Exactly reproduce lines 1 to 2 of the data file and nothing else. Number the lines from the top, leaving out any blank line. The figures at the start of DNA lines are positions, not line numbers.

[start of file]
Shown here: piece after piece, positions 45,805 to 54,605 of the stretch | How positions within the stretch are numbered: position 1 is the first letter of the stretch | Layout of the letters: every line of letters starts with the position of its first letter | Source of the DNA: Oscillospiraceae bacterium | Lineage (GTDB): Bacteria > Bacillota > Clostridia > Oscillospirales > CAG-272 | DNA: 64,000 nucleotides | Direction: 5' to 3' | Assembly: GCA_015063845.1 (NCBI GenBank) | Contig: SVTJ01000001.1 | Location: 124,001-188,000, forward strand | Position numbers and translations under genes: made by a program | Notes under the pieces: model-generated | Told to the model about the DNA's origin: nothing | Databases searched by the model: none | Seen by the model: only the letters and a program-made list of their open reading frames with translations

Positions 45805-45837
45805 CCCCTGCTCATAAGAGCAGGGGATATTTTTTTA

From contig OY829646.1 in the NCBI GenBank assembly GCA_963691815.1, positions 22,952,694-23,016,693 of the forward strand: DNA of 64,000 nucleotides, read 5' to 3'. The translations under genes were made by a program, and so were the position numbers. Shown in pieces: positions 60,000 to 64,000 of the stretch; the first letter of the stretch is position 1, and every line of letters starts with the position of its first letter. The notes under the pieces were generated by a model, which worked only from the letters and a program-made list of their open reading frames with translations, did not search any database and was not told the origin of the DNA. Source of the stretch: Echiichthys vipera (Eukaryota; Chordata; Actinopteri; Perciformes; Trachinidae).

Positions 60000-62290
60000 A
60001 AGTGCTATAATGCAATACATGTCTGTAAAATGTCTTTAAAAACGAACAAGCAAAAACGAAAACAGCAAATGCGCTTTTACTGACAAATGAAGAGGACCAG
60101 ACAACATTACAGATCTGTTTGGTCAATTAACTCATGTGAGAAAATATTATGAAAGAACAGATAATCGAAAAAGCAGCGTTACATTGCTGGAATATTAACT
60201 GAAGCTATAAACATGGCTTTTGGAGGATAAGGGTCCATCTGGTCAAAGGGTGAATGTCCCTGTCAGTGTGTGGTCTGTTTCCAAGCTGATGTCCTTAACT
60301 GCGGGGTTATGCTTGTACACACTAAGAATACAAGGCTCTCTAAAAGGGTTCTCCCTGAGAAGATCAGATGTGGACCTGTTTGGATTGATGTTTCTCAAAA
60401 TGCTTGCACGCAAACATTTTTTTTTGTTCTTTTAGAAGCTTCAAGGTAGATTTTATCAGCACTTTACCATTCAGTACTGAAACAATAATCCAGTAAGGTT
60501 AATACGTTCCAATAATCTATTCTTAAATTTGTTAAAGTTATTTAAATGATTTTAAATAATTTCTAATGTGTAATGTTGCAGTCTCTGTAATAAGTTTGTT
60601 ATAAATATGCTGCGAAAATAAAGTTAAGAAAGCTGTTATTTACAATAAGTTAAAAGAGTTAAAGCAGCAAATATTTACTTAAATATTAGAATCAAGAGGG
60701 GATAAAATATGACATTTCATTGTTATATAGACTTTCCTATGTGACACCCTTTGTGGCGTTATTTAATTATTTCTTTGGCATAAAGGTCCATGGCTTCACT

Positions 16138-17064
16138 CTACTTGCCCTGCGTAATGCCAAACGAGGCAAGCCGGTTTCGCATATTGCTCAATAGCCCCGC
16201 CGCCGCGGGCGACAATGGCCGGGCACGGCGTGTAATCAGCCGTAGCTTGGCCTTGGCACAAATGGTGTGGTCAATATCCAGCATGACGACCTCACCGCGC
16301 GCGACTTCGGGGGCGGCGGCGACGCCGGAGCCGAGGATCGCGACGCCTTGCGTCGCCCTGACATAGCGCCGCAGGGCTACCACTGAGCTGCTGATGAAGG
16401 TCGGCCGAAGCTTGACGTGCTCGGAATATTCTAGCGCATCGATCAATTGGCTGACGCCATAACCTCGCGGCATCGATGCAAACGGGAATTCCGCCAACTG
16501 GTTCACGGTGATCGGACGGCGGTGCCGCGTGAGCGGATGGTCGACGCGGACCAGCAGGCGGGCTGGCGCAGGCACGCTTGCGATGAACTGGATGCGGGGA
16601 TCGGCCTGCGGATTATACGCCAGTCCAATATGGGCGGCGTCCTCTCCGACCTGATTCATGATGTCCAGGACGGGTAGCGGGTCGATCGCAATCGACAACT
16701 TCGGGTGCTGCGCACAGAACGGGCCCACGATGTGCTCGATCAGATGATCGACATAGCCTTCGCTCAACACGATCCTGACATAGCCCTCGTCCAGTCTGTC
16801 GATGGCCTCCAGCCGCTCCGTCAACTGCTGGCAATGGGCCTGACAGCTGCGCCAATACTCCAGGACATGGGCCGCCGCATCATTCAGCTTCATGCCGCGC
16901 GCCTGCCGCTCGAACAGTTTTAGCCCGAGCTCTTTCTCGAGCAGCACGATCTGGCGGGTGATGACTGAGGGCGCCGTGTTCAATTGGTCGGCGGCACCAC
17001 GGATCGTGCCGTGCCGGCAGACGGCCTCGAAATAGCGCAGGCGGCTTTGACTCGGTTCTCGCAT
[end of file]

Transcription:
Shown here: piece after piece, positions 45,805 to 54,605 of the stretch | How positions within the stretch are numbered: position 1 is the first letter of the stretch | Layout of the letters: every line of letters starts with the position of its first letter | Source of the DNA: Oscillospiraceae bacterium | Lineage (GTDB): Bacteria > Bacillota > Clostridia > Oscillospirales > CAG-272 | DNA: 64,000 nucleotides | Direction: 5' to 3' | Assembly: GCA_015063845.1 (NCBI GenBank) | Contig: SVTJ01000001.1 | Location: 124,001-188,000, forward strand | Position numbers and translations under genes: made by a program | Notes under the pieces: model-generated | Told to the model about the DNA's origin: nothing | Databases searched by the model: none | Seen by the model: only the letters and a program-made list of their open reading frames with translations

Positions 45805-45837